Moreover, today's highly modular object oriented systems usually completely hide the location and size of their internal data structures. These programs perform I/O by iterating over all their object instances and asking the object to serialize itself on a supplied output stream, rather than discovering the memory locations of the object instances and explicitly writing them to an output stream. So even a write-ahead log design for transactions is difficult for a programmer to apply in a modern object oriented program. 

An alternative transaction interface uses the page protection features of the virtual memory subsystem to determine the write-set of the application at run-time. Lowell and Chen's Vista version of RVM provides this option as well. Such a VM-based mechanism solves the modularity problem but it may introduce a high overhead. The write-set is only discovered with VM-page-level granularity. If the program's persistent data structures do not have a high degree of spatial locality, this coarse granularity results in logging many unnecessary memory locations with the attendant high cost in both log storage space and execution time. One of the attractions of the new NVM technology is that, due to the zero cost for random access, it enables programs to use persistent data structures that do not have a high degree of spatial locality; that is, to not be restricted to disk-friendly data structures. A low degree of spatial locality imposes unacceptable overhead costs on a transaction design that uses VM page-protection to detect the write-set at run-time.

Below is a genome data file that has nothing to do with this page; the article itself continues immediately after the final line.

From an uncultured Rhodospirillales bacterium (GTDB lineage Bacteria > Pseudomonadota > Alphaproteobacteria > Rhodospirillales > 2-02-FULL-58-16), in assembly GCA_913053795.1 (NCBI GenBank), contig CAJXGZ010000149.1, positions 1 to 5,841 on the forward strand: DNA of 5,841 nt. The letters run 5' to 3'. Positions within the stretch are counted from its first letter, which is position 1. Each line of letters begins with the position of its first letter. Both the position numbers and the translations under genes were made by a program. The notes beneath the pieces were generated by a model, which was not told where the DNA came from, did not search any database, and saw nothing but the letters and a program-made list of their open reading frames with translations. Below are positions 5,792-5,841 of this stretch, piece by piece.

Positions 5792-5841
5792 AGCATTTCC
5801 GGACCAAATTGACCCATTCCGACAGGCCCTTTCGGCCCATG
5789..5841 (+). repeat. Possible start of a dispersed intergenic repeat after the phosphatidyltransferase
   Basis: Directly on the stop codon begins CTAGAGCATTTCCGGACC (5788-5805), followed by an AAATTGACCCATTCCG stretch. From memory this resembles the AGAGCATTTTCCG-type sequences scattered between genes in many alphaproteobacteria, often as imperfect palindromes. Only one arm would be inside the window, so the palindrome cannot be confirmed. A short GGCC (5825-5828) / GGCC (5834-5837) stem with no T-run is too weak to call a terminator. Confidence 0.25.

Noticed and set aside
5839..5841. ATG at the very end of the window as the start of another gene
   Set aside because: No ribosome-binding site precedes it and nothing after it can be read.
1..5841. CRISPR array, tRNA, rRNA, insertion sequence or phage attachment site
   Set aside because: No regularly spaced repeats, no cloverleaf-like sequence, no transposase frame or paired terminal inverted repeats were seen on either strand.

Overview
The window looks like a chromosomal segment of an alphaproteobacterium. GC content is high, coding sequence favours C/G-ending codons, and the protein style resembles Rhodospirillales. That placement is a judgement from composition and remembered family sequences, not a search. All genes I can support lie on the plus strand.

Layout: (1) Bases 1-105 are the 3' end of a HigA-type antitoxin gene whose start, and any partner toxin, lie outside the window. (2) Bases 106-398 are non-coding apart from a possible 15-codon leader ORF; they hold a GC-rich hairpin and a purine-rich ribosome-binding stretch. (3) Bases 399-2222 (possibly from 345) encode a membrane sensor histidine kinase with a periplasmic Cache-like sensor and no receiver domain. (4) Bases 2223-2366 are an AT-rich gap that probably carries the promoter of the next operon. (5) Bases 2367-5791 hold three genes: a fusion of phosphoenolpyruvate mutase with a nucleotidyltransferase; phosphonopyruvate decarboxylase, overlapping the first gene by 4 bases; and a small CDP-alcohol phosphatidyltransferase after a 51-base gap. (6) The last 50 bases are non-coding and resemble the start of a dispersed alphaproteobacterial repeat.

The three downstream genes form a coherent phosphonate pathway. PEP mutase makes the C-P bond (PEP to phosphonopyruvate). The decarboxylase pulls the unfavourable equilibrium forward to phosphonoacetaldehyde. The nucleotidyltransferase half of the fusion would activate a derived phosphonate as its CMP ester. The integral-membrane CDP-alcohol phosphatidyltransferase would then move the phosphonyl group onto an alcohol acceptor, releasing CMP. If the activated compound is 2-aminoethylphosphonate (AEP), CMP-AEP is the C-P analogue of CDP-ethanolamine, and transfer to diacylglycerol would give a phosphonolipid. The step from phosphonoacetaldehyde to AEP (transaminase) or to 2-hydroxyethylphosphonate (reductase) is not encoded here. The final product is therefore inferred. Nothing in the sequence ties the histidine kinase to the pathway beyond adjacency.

Perhaps the TWG should provide all three interfaces and, in the near-term, let the programmer decide which trade-off is appropriate. In the long-term we can hope for persistent transactional memory extensions to programming languages, compilers, and language run-times, or CPU hardware support for fine-grained tracking of writes at run-time.

© Steve Byan 2011-2019